Teaching your retriever to respond to a whistle has numerous benefits. Whistle commands can be heard from a greater distance than voice commands, and can cut through background noise. Additionally, whistles are clear and concise, devoid of any human emotion that may confuse or distract a dog. In my experience, retrievers consistently respond better to a SIT whistle than to a voice command.

When using whistles for dog training, there are only two commands: SIT and HERE. To communicate a SIT command, one toot on the whistle is sufficient. However, the volume and length of the whistle blast may need to vary depending on the distance of the dog from you and the level of emphasis needed for the command to be effective.

A HERE whistle command consists of three whistle blasts in quick succession without any pause in between. The sound produced is typically toot-toot-toot.

  • Start with dog in HEEL position and on lead
  • Command dog to SIT and immediately blow whistle one toot
  • Begin walking with dog at HEEL
  • After a few yards, repeat SIT verbal and whistle command
  • Repeat several times
  • Switch order: whistle command first, then voice command SIT

After consistent repetition, the dog will associate the whistle with the desired action, allowing for the elimination of the voice command.

Sitting at a distance

It’s important to understand that teaching your retriever the SIT command next to you does not necessarily mean they understand it at a distance. The SIT AT DISTANCE command is crucial in teaching your dog to respond to the command no matter where they are. This command reinforces the idea that whenever you say SIT, they must sit down, regardless of their location.

Teaching SIT at distance is a beneficial skill to have as a dog owner. It provides greater control over your retriever when they are off lead, whether you are an upland hunter or simply want more control at home. SIT at distance improves your dog’s responsiveness to your commands and can enhance your overall upland hunting experience.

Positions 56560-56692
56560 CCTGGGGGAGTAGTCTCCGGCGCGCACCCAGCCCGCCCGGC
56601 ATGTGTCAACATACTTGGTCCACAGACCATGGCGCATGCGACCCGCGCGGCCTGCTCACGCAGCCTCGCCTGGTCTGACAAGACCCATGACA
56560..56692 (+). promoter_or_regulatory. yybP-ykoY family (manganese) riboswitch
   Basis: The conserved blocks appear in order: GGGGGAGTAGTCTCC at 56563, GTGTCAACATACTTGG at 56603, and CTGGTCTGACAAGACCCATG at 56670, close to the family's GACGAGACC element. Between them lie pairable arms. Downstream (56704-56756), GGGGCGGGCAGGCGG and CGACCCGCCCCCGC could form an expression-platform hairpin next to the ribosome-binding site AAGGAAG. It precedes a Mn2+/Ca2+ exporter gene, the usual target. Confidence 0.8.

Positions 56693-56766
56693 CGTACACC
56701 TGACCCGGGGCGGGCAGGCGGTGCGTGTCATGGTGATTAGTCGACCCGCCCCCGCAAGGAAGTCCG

To teach SIT AT DISTANCE, begin with the dog near you. As the dog learns, gradually increase the distance.

  • Say SIT command to the dog while paying attention to its location.
  • If the dog moves, bring it back to the exact location using a lead, tab lead or collar.
  • Repeat the SIT command after walking back to your original position.
  • If the dog still doesn’t SIT, walk towards it while repeating the command.
  • Once the dog SITS, say GOOD DOG.
  • Give a release command like OKAY and repeat step one after a few minutes.
  • Do not move further away until the dog consistently SITS from a few feet away.
  • Over time, increase the distance gradually as the dog progresses.

To improve your dog’s response, consistent training is key. Incorporating the SIT whistle along with the command will aid in their understanding. With time and practice, your retriever will learn to SIT on command, regardless of their distance from you.

In conclusion, Obedience training is crucial for your retriever’s overall development. It not only helps in preventing various issues at home and in the field but also enhances their ability to learn other training, such as hunting or competition. If you find it overwhelming to train your retriever or have a busy schedule, Bull Valley Retrievers can assist you with their programs tailored to your goals.

Northern Illinois Hunting Dog Training – Bull Valley Retrievers